A Tale of Two Peppers

by johnmccreery

In their third example, Miller and Page introduce politics into a model. The question is how to balance the interests of those who prefer red and those who prefer green chillies. Compared to standing ovations and beehives, this model seems almost toylike. But like those other models, this one, too, highlights deep issues.

The model assumes two towns, each with only three inhabitants. In both towns, two of the inhabitants prefer green chillies, only one is a fan of red chillies. When a vote is taken on which type of chili to eat at the annual picnic, democratic majority rules. Both towns choose green chillies. In neither town does the single fan of red chillies have a chance.

Then, however, we allow individuals to move from one town to the other.

If a red chili fan moves from one town to the other, one town will be left with a population of two green chili fanciers. In the other, red and green chili proponents will both have two votes. The people in one town are happy —they both want green chillies. But the people in the other town can no longer reach a decision by majority vote.

The only way for everyone to be happy is for two of those who prefer green chillies to move in one direction, while the red chili fan from the town to which they move moves in the opposite direction. There will then be one town with four happy people who like green chillies and another town with two happy people who like red chillies.

Sounds good? Not really. Suppose that instead of chili preferences we were talking about race. Suppose that it were white folks moving in one direction and black folks moving in the other. The optimal outcome is—whoops—racial segregation.

I realize that what I have just read is the simplest possible case of a process described by Thomas C. Schelling in his classic Micromotives and Macrobehavior, where he demonstrates that racial hatred isn’t a necessary condition for residential segregation. All it takes is a mild preference for living with neighbors of “one’s own kind” and a market that allows people to move to satisfy that preference.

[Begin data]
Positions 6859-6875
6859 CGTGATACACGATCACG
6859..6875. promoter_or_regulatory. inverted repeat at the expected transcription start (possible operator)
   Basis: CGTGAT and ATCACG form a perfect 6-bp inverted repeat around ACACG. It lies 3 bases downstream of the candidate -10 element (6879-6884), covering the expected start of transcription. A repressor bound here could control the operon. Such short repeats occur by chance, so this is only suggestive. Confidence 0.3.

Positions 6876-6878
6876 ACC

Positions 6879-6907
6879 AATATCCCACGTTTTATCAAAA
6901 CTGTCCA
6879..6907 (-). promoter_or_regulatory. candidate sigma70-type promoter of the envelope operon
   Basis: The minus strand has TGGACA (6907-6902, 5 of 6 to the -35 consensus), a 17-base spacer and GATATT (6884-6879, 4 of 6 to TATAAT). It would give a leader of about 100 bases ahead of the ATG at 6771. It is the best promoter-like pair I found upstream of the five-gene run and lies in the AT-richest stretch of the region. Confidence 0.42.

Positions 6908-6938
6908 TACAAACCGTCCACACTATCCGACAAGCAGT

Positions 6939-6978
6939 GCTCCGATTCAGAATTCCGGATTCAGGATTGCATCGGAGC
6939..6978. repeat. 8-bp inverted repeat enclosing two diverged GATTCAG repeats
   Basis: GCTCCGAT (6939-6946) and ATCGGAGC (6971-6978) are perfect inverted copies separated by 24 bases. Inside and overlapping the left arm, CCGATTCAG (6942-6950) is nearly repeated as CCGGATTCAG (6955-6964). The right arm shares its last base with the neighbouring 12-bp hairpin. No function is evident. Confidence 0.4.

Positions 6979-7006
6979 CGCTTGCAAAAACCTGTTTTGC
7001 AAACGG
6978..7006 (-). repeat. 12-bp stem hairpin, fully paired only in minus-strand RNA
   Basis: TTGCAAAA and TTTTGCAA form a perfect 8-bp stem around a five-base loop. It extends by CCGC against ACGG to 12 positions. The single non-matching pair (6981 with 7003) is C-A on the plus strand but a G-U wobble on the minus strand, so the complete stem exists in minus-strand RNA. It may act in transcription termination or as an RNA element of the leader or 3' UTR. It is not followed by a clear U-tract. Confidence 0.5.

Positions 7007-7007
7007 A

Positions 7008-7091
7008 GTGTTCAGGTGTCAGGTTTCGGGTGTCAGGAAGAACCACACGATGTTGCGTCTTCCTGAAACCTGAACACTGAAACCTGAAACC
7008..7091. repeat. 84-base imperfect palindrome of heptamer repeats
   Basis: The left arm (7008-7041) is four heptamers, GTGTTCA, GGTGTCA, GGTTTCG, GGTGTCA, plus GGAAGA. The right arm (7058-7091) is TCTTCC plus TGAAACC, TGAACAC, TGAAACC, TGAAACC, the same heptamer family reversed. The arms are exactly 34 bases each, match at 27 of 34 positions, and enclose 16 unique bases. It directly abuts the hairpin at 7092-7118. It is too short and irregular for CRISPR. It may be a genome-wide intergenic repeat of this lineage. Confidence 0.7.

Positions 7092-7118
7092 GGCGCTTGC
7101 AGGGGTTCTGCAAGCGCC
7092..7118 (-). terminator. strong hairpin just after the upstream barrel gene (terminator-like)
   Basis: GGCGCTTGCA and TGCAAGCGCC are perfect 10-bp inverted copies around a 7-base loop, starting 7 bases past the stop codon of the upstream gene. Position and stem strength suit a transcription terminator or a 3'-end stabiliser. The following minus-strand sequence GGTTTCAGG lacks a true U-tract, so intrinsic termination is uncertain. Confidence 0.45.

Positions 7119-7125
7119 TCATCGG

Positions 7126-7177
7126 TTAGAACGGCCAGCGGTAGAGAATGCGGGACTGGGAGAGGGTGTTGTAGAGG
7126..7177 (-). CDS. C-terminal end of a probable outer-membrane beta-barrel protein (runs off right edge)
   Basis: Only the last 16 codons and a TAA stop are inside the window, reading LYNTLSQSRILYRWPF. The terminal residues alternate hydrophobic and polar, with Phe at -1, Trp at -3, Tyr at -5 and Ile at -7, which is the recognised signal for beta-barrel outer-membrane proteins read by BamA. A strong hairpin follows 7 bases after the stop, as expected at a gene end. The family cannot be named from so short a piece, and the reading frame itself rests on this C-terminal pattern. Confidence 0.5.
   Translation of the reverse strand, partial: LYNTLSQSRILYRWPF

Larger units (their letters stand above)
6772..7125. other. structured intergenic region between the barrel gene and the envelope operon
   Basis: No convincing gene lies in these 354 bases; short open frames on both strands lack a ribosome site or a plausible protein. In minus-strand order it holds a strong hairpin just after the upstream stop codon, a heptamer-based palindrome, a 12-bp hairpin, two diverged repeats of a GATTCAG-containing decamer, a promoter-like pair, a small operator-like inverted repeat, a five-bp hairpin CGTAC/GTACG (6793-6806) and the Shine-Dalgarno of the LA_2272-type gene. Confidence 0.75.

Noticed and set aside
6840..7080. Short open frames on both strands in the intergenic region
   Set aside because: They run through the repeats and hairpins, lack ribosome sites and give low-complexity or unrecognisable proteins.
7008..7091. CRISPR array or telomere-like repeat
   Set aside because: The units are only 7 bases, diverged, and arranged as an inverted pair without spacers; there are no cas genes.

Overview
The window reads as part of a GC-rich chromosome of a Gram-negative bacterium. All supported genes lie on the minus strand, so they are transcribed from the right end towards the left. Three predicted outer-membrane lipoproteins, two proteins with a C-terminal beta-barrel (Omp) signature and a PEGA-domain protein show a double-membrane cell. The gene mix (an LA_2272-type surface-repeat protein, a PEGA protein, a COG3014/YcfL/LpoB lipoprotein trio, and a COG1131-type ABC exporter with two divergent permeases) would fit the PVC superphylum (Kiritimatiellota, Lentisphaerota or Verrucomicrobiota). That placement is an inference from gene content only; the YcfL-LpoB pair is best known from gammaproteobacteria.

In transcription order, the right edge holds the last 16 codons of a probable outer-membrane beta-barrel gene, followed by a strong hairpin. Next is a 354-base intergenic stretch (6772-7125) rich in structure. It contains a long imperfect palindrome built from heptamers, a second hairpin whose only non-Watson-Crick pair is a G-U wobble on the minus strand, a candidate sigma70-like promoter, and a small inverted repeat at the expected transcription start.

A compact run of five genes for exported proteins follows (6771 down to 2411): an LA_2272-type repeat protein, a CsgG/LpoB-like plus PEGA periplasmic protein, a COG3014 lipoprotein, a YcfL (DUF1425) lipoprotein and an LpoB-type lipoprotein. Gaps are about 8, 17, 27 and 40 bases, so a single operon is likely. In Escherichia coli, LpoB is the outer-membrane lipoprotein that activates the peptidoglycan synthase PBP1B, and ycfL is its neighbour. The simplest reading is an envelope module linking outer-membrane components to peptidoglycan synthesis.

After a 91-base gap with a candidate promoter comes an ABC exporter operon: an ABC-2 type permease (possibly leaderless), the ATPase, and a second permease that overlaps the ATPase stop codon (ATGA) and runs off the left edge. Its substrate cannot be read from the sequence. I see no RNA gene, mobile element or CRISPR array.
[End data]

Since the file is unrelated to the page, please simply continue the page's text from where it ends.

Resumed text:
What makes all these examples toylike is the premise that only one issue at once is relevant. Add a second issue, e.g., social class as well as race, so that “one’s own kind” may cease to be the group into which one was born and become, instead, the group to which one aspires. Allow a bit of ambivalence and heterogeneity in how different individuals weigh the two desires. Now things get messy.


One Comment to “A Tale of Two Peppers”

  1. I understand that this is just a thought experiment but this kind of situation actually comes up a lot. Let’s say you are going to have a chili at a picnic but someone doesn’t like or can’t tolerate one ingredient, chilies, onions, mushroom etc. So what people naturally do, ahem… what the women naturally do is a make a small batch without the offending ingredient. Concessions are made in order to keep everyone happy.

    What is the macro scale analogue for this? Noblesse oblige? Civic duty? Christian charity? The conclusion seems clear to me. We must drive a stake through the heart of Libertarianism then chop off it’s head and bury it.


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